The school supports them all the way. It’s all about social and emotional health. The college counselor is there to be a college counselor, the guidance counselor is there to be a guidance counselor and then they have five other people supporting that guidance counselor. They have washers and dryers in the basement to wash clothes for kids who don’t have clean clothes. There is a school nurse. Everything is there at these schools to support the girls, not just academically.
How did you get the confidence of the families? You were able to film some very private moments.
I’ve known them since they were eleven years old. I put in a lot time off camera. They saw footage of me going into other people’s homes and those people being open with me and they cried when they saw my films. More than anything I was from Baltimore. We all wanted to change the conversation about Baltimore.
And I had rules around the filming from the beginning. There were strict guidelines about filming in the school and there were also strict guidelines about filming with the girls. One of those was, they were minors and their families were entrusting them in my care and my crew’s care so they were transported, they were fed and they were safe. If that meant five Ubers taking five different girls home at the end of a shoot; that’s how it went, if it meant lunch for nineteen it was lunch for nineteen; dinner for nineteen. Even if they filmed with us for a few hours they were sent home with a meal so that was something we did across the board in every situation and it really served us well.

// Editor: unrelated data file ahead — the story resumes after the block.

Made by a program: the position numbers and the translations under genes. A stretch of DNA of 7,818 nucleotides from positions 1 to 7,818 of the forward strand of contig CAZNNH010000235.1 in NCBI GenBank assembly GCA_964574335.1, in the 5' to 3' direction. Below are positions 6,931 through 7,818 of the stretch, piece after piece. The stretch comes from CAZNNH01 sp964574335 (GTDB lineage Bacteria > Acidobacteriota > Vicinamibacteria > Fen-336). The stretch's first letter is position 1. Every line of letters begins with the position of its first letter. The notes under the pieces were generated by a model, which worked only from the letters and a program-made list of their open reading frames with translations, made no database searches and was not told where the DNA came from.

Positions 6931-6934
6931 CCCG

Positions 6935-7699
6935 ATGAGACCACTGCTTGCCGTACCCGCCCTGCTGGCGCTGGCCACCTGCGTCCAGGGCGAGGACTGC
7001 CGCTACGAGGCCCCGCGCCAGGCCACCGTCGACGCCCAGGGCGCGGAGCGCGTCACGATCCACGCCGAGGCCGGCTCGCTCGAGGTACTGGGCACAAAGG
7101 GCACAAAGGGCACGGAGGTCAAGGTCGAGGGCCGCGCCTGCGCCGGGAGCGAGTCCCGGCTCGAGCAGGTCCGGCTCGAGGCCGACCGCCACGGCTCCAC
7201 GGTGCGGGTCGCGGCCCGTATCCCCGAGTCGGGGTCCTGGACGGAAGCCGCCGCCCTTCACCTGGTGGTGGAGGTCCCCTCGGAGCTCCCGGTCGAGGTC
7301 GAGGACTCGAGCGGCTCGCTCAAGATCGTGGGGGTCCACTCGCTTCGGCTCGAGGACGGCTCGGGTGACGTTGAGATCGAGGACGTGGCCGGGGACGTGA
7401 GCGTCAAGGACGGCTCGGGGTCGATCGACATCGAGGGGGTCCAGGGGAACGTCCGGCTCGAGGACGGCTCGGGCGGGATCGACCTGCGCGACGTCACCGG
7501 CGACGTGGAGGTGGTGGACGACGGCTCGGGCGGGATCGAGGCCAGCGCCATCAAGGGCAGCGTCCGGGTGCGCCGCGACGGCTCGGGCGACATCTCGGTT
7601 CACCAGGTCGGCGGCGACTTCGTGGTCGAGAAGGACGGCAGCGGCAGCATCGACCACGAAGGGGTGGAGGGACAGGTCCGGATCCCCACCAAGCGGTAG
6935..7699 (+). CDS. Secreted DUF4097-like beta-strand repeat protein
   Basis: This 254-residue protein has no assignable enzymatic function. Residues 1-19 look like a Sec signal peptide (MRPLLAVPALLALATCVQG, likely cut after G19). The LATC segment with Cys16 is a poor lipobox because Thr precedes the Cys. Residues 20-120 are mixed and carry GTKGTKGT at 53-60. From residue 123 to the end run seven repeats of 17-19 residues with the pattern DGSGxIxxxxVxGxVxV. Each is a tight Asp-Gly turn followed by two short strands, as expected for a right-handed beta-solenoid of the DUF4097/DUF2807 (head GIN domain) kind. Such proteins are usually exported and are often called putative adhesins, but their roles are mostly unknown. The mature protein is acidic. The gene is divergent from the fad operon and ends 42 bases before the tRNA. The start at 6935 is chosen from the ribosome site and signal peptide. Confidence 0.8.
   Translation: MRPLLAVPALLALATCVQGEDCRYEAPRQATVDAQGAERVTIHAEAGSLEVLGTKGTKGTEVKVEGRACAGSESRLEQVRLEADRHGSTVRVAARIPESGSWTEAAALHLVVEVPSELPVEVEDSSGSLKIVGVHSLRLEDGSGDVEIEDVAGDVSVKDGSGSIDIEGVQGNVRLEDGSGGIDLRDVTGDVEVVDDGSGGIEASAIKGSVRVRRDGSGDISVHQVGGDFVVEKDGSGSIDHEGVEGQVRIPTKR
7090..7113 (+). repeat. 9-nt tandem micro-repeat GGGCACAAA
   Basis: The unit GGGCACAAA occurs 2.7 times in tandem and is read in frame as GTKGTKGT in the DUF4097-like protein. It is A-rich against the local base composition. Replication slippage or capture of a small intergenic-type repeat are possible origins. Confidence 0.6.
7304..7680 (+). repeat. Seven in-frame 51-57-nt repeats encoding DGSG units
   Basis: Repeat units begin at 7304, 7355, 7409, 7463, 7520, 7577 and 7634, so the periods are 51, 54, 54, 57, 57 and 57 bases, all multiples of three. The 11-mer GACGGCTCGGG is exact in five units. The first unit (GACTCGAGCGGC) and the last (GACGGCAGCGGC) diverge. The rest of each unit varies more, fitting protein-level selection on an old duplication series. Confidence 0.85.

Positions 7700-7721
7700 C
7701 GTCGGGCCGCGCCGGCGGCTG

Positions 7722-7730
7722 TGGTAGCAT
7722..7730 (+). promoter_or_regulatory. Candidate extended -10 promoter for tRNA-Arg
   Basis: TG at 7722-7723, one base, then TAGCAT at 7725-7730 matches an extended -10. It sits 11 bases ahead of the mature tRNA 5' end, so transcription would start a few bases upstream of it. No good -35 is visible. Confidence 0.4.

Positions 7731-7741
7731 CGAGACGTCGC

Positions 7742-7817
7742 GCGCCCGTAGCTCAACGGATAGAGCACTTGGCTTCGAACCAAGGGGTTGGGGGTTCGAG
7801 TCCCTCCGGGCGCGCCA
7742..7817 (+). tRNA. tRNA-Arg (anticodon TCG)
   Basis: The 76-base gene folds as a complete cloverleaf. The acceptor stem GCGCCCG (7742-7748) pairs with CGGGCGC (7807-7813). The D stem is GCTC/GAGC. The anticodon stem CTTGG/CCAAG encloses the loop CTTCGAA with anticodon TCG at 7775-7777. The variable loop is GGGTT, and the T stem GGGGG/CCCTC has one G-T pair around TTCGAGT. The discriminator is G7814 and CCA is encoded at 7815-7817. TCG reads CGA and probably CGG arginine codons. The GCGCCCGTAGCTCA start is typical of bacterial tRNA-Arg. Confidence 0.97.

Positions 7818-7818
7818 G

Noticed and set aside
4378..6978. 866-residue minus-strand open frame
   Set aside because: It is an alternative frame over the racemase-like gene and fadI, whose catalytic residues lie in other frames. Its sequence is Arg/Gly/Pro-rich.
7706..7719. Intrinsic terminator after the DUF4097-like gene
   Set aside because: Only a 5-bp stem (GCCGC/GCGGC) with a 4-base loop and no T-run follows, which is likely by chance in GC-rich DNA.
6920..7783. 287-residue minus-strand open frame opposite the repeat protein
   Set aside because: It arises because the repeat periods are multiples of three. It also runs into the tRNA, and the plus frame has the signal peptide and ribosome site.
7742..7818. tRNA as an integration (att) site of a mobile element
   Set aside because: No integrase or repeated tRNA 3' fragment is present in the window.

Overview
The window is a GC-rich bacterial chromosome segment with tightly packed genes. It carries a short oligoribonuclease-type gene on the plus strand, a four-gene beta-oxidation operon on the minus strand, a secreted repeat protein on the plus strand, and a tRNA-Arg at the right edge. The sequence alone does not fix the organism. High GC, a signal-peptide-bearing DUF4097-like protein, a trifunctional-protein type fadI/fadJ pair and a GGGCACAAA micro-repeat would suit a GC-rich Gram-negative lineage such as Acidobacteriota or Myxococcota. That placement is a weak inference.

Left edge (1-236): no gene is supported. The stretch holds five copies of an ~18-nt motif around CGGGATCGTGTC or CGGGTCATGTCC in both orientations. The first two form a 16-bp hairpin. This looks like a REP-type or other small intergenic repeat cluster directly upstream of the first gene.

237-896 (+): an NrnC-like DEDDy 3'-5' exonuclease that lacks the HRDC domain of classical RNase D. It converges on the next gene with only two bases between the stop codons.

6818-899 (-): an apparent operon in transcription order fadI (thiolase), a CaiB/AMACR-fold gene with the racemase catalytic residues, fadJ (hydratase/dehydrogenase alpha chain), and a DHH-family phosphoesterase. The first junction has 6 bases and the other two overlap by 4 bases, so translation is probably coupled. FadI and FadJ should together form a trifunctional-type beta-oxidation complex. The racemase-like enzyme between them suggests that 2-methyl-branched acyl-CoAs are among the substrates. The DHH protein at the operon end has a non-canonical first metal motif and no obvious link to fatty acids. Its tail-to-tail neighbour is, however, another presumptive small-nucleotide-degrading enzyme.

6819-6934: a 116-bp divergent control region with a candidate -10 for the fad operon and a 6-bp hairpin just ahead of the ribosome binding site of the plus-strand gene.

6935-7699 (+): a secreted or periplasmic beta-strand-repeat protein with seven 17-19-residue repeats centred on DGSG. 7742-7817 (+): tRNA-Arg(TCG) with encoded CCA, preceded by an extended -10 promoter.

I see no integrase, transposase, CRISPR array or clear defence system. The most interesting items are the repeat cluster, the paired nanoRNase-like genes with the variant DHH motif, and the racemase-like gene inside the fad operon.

What did you do to make the step performances so electrifying?
Audio is a big part of it, making sure that the sound of the steps was really coming through and every strong clap beat. We treated those numbers as you would with a movie musical; really making them feel cinematic. I spent a whole year of ninth grade just filming them stepping, not getting into details of their lives. I just learned how to film step; that was my tutorial. You have to move with them, you have to be inside of it; that was the biggest thing I learned and also not to film them on a sound stage. They have to be in an environment that is natural for stepping.
You spent a lot of time with the girls and the teachers and administration of the school.
Yes; they are my family, all nineteen of them, I love them dearly. Coach G and Paula are my closest friends, we are all so close and what’s really nice is I don’t have to be a director anymore; someone else is in charge now so I just chill and be in the same boat with them.
Originally published at www.huffingtonpost.com on August 5, 2017.